The Ashes has a great history of test cricket and is one of the most intense rivalries between England and Australia that has a glorious history attached to it. This cricket series dates back to 1882 and since then there has been a struggle to show supremacy by both Australian and English players. The Ashes test series is a biennially held event that is held in these two countries during the summer season. The term Ashes is used for the test series since 29 August 1882. This was the first time that the English cricket team had lost to Australia in its own backyard and the English media presented a mock obituary citing the death of English cricket. The media reported that English cricket has died and that the ashes will be taken to Australia for cremation.
This test series is usually comprised of five test matches that actually began when the English media started publishing reports of how the English players were geared up to regain the ashes in the next series played between these two countries in 1882-83. During this tour, the English captain was presented with a small terracotta urn by a group of women to symbolize the journey that the English men had made to regain the Ashes. Historians believe that this urn contains the ashes of a cricket item, which could possibly be the bail. However, there are chances of the ashes being that of a ball or stump as well.
This urn has been thought of being the trophy for the Ashes series, which is not true since the English captain always recognized the urn as his own personal gift. Though the urn was handed over to the MCC, the same was not recognized formally as the Ashes trophy. However, players are often seen holding the replicas of this urn to symbolize their victory over the opposition in the Ashes tournament. This Ashes urn remains in the MCC museum in Lord’s for visitors to have a look and learn about the glorious history of the Ashes. From 1998-99 onwards a crystal replica of the urn has been set as the Ashes trophy that has been recognized as the official symbol of the Ashes series.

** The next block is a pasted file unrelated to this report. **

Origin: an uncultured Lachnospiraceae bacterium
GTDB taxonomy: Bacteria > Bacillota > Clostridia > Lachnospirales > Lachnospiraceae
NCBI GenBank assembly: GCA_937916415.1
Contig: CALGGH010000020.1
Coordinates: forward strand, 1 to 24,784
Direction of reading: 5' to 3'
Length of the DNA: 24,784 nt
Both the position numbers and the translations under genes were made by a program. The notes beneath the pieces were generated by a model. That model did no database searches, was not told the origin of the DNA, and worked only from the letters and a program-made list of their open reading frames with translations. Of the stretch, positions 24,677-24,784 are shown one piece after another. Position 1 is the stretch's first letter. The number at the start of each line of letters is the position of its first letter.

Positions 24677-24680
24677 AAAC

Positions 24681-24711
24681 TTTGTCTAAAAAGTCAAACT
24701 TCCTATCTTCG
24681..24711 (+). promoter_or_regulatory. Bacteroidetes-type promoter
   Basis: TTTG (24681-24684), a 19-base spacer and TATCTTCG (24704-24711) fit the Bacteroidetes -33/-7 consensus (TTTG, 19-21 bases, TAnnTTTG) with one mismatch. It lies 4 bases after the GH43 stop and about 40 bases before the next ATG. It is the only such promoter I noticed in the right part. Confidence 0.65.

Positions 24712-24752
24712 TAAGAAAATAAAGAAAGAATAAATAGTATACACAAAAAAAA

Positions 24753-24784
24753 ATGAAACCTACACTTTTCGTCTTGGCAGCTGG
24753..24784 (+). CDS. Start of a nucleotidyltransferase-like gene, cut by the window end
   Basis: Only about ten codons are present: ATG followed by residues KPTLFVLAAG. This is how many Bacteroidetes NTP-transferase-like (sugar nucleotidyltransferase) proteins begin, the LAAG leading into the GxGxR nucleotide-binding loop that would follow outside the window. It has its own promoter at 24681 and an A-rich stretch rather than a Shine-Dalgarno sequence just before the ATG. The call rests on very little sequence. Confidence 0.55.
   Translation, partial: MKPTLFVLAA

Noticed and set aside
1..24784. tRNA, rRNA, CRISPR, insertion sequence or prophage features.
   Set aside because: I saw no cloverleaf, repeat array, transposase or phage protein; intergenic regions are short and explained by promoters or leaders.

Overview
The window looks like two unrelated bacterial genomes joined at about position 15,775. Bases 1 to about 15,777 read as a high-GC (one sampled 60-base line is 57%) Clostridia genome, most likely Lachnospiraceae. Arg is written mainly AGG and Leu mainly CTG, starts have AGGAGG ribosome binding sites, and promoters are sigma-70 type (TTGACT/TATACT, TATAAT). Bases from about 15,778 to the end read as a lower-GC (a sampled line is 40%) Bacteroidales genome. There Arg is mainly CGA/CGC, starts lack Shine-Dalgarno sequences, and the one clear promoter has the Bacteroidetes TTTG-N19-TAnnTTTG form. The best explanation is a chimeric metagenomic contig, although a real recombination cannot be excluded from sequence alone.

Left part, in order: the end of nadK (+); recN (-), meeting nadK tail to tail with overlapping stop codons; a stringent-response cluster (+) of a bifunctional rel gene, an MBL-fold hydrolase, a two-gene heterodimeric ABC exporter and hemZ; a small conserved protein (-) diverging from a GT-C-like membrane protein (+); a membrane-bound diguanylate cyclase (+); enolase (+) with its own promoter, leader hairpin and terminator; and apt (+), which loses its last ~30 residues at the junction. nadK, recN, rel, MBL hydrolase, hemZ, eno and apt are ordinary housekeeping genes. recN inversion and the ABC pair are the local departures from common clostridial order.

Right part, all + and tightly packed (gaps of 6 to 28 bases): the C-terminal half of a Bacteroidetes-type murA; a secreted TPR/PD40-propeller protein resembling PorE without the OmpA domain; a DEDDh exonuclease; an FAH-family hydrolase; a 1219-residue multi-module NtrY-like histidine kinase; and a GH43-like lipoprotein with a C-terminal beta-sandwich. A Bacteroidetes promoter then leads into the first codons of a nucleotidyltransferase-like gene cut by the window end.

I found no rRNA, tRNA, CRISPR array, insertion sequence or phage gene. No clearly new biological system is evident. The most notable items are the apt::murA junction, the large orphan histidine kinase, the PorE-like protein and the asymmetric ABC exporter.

During the late part of the 1990’s it was decided that the English and Australian cricket team would compete for an official trophy for this tournament. The ECB and CA, the governing body of cricket in both the countries came with the solution of creating the official Ashes trophy, which was the crystal-based replica of the Ashes urn. This trophy was first lifted by the Australian team in the 1998-99 series under the leadership of Mark Taylor. Since then it has been the tradition to present this trophy to the winning side after each series. The trophy remains in the country, which wins the test series.
In recent times, the trophy is with the Australian cricket team after they beat England 5-0 in the 2006-07 test series. The Ashes trophy is currently being held by the Australian captain Ricky Pointing who is looking forward to defend the trophy in England this summer as the two teams face off in another intense set of cricket matches. Whatever be the result the contribution made by this series to test cricket cannot be ignored. Many similar cricket series have been started like the one between India and Australia for the Border-Gavaskar trophy. However, the charm of the Ashes remains as the legend of this tournament keeps motivating players on both sides to perform to the best of their abilities and regain glory for their country.
No comments yet.